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This is the Fifteenth volume in the series of Memorial Tributes compiled by the National Academy of Engineering as a personal remembrance of the lives and outstanding achievements of its members and international members. These volumes are intended to stand as an enduring record of the many contributions of engineers and engineering to the benefit of humankind. In most cases, the authors of the tributes are contemporaries or colleagues who had personal knowledge of the interests and the engineering accomplishments of the deceased.
BY JAMES BRILL
KERMIT EARL BroWN, professor emeritus of petroleum engineering at the University of Tulsa (TU) and one of the world’s foremost experts on the production of oil and gas, passed away on December 10, 2009, at the age of 86.
He built his career around innovative ideas, applied research, and industry solutions. But Kermit’s love of teaching drove everything he did. Because of his passion for knowledge and his commitment to mentorship, many of his students have become the petroleum industry’s top executives and researchers and have propelled the industry to new heights.
Kermit was elected to the National Academy of Engineering in 1987 and was named a Legend of Production and Operations by the Society of Petroleum Engineers Journal of Petroleum Technology in 2009.
Known for his West Texas folksy demeanor, Kermit was born on a cotton farm in Haskell, Texas, on November 2, 1923. His small high school did not offer enough science and math to enroll in the local junior college, so Kermit taught himself from textbooks and passed the entrance exams on his own. Like many young men in the 1940s, he interrupted his schooling to serve his country, enlisting in the Army Air Corp where he became a World War II reconnaissance pilot flying in Europe.
When Kermit returned from the war, he accomplished two milestone achievements: he married Katherine Bunkley Brown in 1945 and enrolled at Texas A&M University, where he earned two bachelor of science degrees in mechanical engineering and petroleum engineering in 1948.
After graduation, he joined Stanolind Oil & Gas Company (changed to Amoco, and now BP America Production Company) as a petroleum engineer. He then worked for Garrett Oil Tools, Inc. (now part of US Petroleum Equipment, a division of US Oil ompany, Inc.) and was a research engineer for the US Atomic Energy Commission. But he felt a calling to expand his scholarship and enrolled at the University of Texas (UT) in 1955 as a teaching assistant and graduate student. He earned both his master’s and doctoral degrees from UT and conducted groundbreaking field research that had a long-term influence on the field of artificial lift engineering.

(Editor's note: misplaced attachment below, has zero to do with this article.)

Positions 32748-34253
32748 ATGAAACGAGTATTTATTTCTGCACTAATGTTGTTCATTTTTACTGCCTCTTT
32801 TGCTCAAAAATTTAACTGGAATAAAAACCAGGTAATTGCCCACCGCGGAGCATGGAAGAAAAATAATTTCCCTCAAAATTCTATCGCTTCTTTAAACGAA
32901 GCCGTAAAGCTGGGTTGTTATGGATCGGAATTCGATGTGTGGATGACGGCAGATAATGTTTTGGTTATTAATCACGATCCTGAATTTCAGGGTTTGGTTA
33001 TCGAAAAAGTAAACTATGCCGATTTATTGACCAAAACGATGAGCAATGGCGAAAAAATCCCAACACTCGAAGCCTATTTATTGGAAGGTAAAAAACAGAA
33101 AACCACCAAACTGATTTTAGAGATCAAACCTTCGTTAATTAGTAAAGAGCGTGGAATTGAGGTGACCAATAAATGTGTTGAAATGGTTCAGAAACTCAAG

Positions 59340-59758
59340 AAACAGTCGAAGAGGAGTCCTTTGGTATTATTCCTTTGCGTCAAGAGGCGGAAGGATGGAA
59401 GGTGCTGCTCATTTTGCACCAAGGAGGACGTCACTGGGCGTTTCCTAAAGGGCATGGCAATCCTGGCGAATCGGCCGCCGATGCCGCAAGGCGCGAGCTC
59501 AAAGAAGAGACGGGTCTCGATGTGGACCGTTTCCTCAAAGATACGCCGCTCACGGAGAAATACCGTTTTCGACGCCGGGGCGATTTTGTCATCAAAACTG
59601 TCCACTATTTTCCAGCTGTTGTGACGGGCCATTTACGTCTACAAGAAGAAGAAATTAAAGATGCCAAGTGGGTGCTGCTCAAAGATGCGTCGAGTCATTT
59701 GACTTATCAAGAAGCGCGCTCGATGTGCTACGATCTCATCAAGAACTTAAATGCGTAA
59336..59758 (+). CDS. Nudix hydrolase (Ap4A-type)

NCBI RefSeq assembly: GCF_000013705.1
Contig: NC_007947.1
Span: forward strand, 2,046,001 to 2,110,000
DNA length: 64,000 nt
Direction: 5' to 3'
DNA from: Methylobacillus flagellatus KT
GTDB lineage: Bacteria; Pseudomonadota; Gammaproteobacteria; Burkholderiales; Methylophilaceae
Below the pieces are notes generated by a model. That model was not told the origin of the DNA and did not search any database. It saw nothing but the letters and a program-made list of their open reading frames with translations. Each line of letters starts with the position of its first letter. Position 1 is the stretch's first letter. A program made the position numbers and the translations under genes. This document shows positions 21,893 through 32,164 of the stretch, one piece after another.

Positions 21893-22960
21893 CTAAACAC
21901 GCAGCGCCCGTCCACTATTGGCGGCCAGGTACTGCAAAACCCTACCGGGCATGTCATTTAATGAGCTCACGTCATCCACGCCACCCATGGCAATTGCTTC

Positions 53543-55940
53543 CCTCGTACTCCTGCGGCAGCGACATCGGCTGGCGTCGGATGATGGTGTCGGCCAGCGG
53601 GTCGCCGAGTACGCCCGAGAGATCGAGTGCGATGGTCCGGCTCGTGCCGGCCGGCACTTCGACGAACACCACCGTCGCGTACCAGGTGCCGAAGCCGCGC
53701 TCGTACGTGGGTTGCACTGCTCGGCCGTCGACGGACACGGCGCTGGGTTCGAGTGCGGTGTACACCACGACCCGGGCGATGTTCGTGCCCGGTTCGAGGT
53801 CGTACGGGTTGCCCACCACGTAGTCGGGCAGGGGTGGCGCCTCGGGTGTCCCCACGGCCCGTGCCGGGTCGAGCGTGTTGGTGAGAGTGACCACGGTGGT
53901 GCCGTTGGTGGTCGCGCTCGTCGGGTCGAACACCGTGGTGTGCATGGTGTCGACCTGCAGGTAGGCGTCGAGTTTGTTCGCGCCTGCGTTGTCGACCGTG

In 1965, as an evaluator for ECPD (Engineers’ Council for Professional Development), now ABET (Accreditation Board for Engineering and Technology), Kermit visited TU to evaluate its petroleum engineering program. At that time the department did not have a full-time chairman, and Dr. E. T. Guerrero served as both dean and chair. Kermit criticized TU in his report for not having appropriate leadership in its petroleum program. When Guerrero read his comments, he asked Kermit: “Why don’t you provide the leadership?” Kermit took Guerrero up on the challenge and arrived at TU in early 1966 as chairman of the petroleum engineering (PE) department.
It is not an exaggeration to say that Kermit’s arrival changed the PE department at the University of Tulsa forever. He was a bold visionary and a risk taker. In 1966, TU had only three full-time faculty members, fewer than 50 undergraduate students, a fledgling Ph.D. program, and no funded research. Kermit’s first order of business was to initiate a research model that is now mimicked by many other universities. He developed the idea of forming a research consortium, where oil companies contribute a small amount of money every year to the university, and TU faculty and students conduct research that is of interest to the industry.